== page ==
Understanding Your Health Insurance Policy Coverage
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Understanding your health insurance policy can be tricky, but knowing the terms of your policy before a medical professional treats you is the key to helping you avoid unexpected and often hefty bills.
The staff members at eHealthInsurance.com, a website that helps consumers find health insurance, frequently field questions about health insurance policies. They have seen quite a few complaints from people who thought a healthcare provider took their insurance but who found out they weren’t covered in the way they thought after they received a bill.
There are two typical scenarios that often occur. Some patients may find that a member of a medical professional’s office staff said that their insurance policy provided coverage, but it actually did not. Other times, patients simply didn’t understand their insurance coverage when facing a test, a service, or any procedure other than a regular doctor visit—and they received a bill for which they weren’t prepared.
Coverage for office visits
Keith Mendonsa, consumer health insurance expert at eHealthInsurance.com, said, “There are lots of dentists and optometrists who will be glad to accept your insurance and submit the bill to your insurance company. This doesn’t mean, however, that they are in-network and contractually obliged to accept a certain dollar limit, which may be less than their full charge, as payment in full.”
Unfortunately patients who find out too late that they were not in-network have limited options.
“In the end, it’s always considered the patients’ responsibility to make sure that they’re seeing network providers,” Mendonsa said. He added that a 2012 provision of the health reform law requires health insurance companies to make summary of benefits and coverage forms available for the plans they sell, which may help patients looking to better understand their coverage.
“These are standardized forms that answer a number of basic—and not-so-basic—questions about what policyholders should expect to pay for specific medical services. If you haven’t already received one of these forms from your health insurance company, ask for one,” he said.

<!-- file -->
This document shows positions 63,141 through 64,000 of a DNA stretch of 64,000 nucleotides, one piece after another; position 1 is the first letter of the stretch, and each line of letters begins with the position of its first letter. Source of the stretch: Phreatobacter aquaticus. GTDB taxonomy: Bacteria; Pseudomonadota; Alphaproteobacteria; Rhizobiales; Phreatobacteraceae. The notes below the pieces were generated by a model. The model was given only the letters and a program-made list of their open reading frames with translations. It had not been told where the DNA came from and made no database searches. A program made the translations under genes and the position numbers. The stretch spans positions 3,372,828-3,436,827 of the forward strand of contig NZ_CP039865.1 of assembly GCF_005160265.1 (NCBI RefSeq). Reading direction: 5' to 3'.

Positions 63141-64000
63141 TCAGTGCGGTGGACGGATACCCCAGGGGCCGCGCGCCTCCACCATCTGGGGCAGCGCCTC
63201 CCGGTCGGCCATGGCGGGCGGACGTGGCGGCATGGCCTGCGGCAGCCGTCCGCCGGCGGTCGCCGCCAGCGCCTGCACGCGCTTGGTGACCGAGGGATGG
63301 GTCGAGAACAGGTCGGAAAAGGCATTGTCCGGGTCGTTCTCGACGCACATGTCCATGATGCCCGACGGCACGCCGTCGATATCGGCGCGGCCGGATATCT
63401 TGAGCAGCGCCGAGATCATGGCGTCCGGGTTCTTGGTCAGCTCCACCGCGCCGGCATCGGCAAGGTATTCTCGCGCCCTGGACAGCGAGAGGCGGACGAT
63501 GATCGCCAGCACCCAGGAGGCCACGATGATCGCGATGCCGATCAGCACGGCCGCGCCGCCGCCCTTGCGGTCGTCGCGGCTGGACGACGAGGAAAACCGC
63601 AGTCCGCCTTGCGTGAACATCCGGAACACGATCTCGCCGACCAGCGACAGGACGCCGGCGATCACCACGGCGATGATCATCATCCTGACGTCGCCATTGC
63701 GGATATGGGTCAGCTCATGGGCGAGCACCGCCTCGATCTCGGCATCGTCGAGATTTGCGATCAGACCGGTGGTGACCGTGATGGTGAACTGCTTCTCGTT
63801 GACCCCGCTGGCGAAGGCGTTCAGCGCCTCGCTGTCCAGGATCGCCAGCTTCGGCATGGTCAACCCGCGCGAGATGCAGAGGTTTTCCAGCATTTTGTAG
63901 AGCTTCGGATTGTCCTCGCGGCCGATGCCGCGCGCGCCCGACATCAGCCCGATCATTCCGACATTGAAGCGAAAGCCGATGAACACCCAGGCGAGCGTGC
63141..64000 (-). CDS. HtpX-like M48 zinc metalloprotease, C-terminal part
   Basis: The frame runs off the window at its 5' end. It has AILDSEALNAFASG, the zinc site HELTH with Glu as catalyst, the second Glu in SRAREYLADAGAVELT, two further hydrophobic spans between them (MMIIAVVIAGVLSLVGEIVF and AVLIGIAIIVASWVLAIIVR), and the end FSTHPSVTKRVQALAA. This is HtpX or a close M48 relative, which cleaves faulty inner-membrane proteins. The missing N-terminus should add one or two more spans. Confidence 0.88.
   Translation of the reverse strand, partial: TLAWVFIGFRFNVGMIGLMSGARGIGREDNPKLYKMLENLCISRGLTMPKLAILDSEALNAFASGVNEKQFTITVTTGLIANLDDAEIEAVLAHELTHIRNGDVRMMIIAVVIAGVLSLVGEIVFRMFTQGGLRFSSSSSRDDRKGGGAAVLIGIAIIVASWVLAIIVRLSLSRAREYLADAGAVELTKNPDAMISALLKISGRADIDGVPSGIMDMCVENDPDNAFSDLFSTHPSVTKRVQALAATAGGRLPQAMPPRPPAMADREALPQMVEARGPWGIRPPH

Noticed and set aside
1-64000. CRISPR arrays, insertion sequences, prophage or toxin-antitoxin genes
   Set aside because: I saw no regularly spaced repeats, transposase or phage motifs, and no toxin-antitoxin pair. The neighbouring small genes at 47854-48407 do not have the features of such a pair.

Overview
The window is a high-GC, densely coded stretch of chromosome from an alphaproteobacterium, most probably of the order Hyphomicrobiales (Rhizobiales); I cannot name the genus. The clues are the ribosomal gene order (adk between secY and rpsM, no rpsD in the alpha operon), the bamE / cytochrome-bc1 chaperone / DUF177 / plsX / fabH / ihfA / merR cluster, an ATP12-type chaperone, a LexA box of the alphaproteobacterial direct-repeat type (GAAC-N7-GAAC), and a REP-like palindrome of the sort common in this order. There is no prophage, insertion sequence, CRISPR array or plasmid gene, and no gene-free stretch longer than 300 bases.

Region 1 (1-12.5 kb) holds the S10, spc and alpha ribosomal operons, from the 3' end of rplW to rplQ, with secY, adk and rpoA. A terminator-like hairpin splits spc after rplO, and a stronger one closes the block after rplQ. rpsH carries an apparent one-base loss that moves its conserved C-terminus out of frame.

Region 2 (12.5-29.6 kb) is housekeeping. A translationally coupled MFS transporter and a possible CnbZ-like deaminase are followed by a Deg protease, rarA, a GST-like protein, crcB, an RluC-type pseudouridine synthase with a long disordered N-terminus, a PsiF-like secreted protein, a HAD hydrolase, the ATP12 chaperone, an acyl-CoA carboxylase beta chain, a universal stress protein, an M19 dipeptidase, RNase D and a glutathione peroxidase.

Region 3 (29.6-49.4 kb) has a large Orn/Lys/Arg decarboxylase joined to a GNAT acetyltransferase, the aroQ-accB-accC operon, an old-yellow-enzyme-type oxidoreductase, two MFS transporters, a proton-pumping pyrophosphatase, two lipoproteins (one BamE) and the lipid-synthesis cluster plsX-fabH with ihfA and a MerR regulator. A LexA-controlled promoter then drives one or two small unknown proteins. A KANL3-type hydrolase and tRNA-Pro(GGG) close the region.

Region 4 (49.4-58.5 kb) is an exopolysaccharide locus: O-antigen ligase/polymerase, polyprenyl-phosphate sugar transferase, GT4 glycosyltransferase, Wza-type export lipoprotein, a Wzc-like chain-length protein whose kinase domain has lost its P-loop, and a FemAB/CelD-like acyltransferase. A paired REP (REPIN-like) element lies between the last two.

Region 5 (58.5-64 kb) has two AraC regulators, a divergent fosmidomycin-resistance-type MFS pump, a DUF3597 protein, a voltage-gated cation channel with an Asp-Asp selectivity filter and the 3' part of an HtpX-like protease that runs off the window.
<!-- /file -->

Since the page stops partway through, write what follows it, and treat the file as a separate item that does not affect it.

Your best bet is to call up your insurance company ahead of time, make sure you completely understand your coverage, and verify that a provider is in-network, even for small things like co-pays. For example, some office staff will take you at your word when you say you think your co-pay is $35—when actually it’s $25—and then not uncover the error in a timely manner.
Coverage for medical procedures
Patients can also get hit with unexpected medical bills when a doctor orders medical tests, services, or procedures that go beyond the scope of a simple office visit. Typically, these bills crop up when patients don’t understand for what they’re personally responsible in terms of co-payments and deductibles.
“X-rays are generally covered, for example, but if you haven’t met your deductible for the year, you may end up paying for [them] out of pocket,” Mendonsa said. “That said, if you’re at the doctor’s office or hospital and a specific procedure is being ordered for you and you’re concerned about whether it will be covered at all, you can certainly contact your insurance company or ask the doctor’s office to check with the insurer on your behalf.”
What to do if you’re hit with a medical bill
Unfortunately, if you’re stuck with a bill for something you thought was covered, you don’t have a lot of options.
If you can’t pay the bill right away, contact the hospital or billing department to figure out what you can do before it’s too late. Some hospitals and doctors have patient advocate services to help you navigate health insurance policies, procedures, and bills, so start there. If the bill is bigger than you can afford, request a cash discount or ask to set up a payment plan. But above all, do not ignore the bill. If you don’t pay, it could wind up in collections.
Michelle Stoffel Huffman is a researcher and staff writer for Think Glink Inc. Prior to joining Think Glink, Michelle worked for the Chicago Tribune as a daily news reporter and community manager, covering local government, business, tax issues and crime. She now specializes in real estate industry news, consumer financial reporting and home design and decor. She is a graduate of DePaul University in Chicago.
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